Biden has also sought to extend as an object of policy “the dignity and respect that comes with the right to union organize and collectively bargain”. Workers are represented in trade talks, for example. The contrast with Conservative ministers, who often seem to be prisoners to past conflicts and an ideological hostility to unions, could not be starker.
We should not seek a carbon copy of the Democrats’ agenda – our national circumstances are too different. But Biden’s approach points to the almost wartime scale of the response that our shared challenges demand.
Neither should we seek a rerun of relations after 1997. The last Labour government instituted some important new rights after the near-dismantling of our industrial relations framework under Thatcher and Major, but lacked a clear vision for the role of trade unions. Some of the advances made between 1997 and 2010 have since been unpicked. As a result, our industrial relations system remains calcified and archaic.
There are, though, reasons to be optimistic. Labour party conference is due to debate the final National Policy Forum report, the last stop on the road to the manifesto. GMB was part of the discussions that led to its final draft. While no document will satisfy everyone, we must not lose sight of the historic importance of its commitments: electronic balloting; a right of access to organise in workplaces; enhanced redress for equal pay injustices; new bargaining structures covering more than two million low-paid workers in social care and schools; reforming the statutory recognition process, the weaknesses of which are ruthlessly exploited by employers like Amazon; and a voice for workers in the making of economic, industrial, and trade policy. All these pledges are essential foundations for a modern industrial relations framework.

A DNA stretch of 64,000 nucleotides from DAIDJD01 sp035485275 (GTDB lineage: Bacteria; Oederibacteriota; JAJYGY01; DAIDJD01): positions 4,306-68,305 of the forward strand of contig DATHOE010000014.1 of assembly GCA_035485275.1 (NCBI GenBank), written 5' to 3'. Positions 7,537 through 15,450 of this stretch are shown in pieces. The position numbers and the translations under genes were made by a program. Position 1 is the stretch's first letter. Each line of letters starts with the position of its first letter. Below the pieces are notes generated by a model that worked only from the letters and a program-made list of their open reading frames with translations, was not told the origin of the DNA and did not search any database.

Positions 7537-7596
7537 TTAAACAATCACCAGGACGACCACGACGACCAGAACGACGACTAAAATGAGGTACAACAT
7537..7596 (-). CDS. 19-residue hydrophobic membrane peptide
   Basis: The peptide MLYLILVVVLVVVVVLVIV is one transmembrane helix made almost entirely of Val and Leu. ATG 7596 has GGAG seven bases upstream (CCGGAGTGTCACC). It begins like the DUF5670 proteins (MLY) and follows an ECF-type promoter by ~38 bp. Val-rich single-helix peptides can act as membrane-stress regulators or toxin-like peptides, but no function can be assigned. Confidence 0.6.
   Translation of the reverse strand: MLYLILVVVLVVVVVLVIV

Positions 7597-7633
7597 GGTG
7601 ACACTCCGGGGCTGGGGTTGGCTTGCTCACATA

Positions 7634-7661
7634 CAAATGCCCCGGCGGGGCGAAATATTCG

This is not about trying to turn the clock backwards. Society and the world of work have changed profoundly since 1979. We need something new. Labour’s challenge now is to reshape the economy in a way that strengthens workers’ voices in the workplace and wider society. That is the route to a better, growing economy, where the proceeds of labour are shared by all.
Our union is a critical friend, and we do not hesitate in our criticism when it is due. GMB is challenging local authorities which shamefully permitted pay structures that discriminated against women, including in some Labour-run areas. In my view, Labour is yet to set out a wholly convincing plan for how it would address the critical challenges of energy sustainability and security. In any case, we are clear that we do not look to political or institutional saviours. The infrastructure of trade union education and the vitality of our democratic structures can only be rebuilt and strengthened by our own efforts. Organised labour does not solely exist to secure redress against workplace injustices – trade unions advance working people’s interests everywhere.
But Keir Starmer’s pledge to use the power of state procurement to advance union recognition, and Rachel Reeves’s articulation of an agenda based on strengthening our economic security, are welcome signs that Labour is listening. As we approach the election, GMB’s members are looking to Labour as a credible alternative party of government.
Labour has set its own aim of securing economic growth based on investment, skills, and higher wages. It is an ambitious and necessary commitment and to realise this aim, Labour should make the rejuvenation of workers’ self-organisation an essential objective of its political economy.
As it approaches what may be its last conference before the election, Labour should articulate a vision for how the New Deal for Working People will prepare the way for the industrial relations framework of the future. GMB’s members, and the country, are waiting.
Image credit: Nick Efford via Flickr